Despite less prevalence in schools, choir boasts benefits similar to band, orchestra

For a large portion of my life, music lived in my mind and breathed through my hands. At the age of four I began learning the piano, and played until my knuckles ached and my eyes were sealed shut. During sixth grade, I picked up the violin and dropped the bow only to reapply resin. So why is it that with all my ventures into the musical arts, I never once before high school considered singing?

The answer is simple: I’m not talented.

Or at least I was never told that I was. Whether it be screeching in the car during road trips or bellowing opera songs in the shower, I was always encouraged to either lip sync or just not sing at all. My friends, my teachers, and my family always praised my skill with wooden instruments, but never the one that I carry around—my voice.

When I joined choir, I was astonished. Contrary to what I previously believed, not everyone would be on the radio or become an opera singer. Instead, I found myself in a group of people that was together to make ballads and weave chords of infinite expression. Just like in orchestra and band, most people weren’t talented. But there were much fewer people. According to the University Interscholastic League, roughly 80 percent of high-schoolers in music programs are in band or orchestra while only 20 percent are in choir. Despite the need for more instrumentalists, band and orchestra combined still far outnumbers choir. This disparity is worsened by the fact that many children across the nation are not exposed to singing as a performing art at a young age. In PUSD, elementary schools do not expose children to singing as a performing art. There is a mandatory recorder class in fourth grade and there are band classes starting in sixth grade, but no options for singing.

Despite all this, singing holds legitimate benefits. In a study published by the National Center for Biotechnology Information, symptoms in patients with speech disorders eased after many hours of choral training. There was a “significant amount” of improvement in reading comprehension and vowel phonation. In another study performed at the University of Sheffield, the level of endorphins in a large sample of choir members was measured before and after an hour-long rehearsal. After the rehearsal, endorphin levels increased dramatically, creating a natural high for many of the singers.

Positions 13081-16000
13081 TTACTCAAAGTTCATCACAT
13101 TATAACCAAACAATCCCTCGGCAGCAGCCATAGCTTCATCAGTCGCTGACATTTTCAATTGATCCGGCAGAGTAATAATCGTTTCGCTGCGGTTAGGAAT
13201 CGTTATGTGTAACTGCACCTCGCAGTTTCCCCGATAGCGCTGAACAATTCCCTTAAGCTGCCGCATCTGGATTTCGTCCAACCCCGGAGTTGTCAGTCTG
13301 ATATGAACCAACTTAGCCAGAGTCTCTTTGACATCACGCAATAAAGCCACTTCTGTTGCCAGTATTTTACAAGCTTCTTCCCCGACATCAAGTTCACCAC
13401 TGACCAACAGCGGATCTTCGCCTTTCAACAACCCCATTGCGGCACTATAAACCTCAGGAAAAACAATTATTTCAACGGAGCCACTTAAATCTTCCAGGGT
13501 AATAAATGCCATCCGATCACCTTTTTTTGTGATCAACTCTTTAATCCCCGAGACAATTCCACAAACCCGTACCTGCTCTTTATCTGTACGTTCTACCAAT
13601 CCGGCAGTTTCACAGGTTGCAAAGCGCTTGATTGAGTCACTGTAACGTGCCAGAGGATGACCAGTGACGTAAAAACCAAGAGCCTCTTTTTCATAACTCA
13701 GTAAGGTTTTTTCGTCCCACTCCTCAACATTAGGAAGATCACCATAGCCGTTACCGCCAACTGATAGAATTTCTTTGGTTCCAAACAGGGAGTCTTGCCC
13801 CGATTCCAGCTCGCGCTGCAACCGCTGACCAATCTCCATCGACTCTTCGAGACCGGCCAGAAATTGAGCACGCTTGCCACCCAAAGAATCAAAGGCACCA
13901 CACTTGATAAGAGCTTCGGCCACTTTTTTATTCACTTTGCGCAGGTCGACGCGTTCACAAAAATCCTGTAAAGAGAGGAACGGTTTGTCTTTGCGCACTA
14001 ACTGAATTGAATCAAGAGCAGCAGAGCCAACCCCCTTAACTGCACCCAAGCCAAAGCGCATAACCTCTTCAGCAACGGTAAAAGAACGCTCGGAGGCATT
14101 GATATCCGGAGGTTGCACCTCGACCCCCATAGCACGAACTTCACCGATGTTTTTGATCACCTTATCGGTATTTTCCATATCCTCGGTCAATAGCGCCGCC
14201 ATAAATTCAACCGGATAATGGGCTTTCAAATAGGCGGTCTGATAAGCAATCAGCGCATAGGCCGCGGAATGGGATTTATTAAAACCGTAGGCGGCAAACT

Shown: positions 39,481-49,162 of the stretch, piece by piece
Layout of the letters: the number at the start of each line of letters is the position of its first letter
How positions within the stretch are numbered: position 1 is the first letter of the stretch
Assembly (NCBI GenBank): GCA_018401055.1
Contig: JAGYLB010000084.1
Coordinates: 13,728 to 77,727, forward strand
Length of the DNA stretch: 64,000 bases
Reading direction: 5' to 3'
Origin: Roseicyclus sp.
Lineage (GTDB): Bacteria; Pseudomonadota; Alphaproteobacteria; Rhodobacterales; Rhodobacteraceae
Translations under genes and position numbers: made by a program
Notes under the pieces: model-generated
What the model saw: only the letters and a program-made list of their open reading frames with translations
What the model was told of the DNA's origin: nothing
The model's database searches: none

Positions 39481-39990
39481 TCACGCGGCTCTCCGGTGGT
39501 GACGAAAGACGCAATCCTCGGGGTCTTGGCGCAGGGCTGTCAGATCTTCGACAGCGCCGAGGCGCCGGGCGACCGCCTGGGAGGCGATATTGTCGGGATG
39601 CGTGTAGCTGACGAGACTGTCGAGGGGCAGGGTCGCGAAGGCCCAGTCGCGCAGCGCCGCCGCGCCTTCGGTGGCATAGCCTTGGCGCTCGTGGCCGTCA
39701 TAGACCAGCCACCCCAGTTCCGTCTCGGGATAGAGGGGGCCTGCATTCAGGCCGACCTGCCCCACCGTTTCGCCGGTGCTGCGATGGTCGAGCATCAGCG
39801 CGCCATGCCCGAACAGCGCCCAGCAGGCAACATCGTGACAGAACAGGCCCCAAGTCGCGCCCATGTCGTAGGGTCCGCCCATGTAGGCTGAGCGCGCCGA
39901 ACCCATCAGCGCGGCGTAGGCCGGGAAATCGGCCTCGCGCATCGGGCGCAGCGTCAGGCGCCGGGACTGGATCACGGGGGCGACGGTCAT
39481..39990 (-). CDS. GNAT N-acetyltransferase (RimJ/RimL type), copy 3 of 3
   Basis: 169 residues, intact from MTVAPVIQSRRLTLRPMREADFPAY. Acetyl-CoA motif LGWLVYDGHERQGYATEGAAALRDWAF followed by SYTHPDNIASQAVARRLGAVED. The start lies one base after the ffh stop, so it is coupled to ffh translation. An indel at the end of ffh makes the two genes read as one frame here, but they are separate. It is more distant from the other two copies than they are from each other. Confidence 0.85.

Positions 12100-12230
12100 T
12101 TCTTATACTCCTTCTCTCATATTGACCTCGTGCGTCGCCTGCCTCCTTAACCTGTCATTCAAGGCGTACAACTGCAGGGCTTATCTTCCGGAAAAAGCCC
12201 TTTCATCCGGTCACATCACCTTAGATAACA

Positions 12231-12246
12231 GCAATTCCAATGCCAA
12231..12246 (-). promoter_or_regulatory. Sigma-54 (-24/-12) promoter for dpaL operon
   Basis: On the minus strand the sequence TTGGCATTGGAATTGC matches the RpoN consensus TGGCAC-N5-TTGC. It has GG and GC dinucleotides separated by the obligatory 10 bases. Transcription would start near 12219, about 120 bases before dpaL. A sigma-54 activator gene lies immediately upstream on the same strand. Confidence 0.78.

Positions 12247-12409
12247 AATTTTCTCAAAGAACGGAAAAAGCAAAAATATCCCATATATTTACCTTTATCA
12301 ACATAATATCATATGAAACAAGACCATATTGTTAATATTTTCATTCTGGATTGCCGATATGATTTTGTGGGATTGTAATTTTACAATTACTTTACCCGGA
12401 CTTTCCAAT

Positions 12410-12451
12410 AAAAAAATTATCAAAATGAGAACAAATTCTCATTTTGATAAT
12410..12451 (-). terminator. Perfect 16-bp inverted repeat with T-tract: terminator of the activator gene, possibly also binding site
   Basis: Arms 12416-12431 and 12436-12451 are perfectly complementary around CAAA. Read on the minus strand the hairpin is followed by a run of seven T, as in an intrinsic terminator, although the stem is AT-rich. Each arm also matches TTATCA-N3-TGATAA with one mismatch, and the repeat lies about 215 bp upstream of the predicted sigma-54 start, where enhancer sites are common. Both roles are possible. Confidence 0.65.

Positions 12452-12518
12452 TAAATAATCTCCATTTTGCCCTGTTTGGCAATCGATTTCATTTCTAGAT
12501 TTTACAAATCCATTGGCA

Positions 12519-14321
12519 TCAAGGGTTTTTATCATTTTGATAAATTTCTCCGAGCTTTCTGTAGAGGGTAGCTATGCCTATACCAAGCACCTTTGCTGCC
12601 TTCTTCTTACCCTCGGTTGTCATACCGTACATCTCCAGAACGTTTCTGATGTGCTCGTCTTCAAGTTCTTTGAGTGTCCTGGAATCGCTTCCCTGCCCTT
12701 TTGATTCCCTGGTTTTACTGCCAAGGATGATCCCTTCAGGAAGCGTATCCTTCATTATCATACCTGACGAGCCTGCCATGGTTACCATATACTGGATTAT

Singing can also boost the immune system. According to research conducted by the University of Frankfurt, singing increases antibody counts. Samples were taken before and after a rehearsal of Mozart’s “Requiem,” from both choir members and the audience.

Choral programs are also much cheaper and easier to implement in school systems. For many band members, they must either borrow or buy their own instrument to be able to participate. In choral programs, there is no need for this. Additionally, sheet music is often much cheaper for choirs. According to J.W. Pepper, the world’s largest sheet music provider, an average choral arrangement can cost up to $2 per copy, whereas a band arrangement can cost up to $45 per copy. With lower costs, choral programs can be integrated more effectively into school districts.

In the world of music, band and orchestra take the spotlight as melody, and choir stands in the back with harmony. Considering choir’s clear benefits, however, it shouldn’t be pushed aside, especially in schools.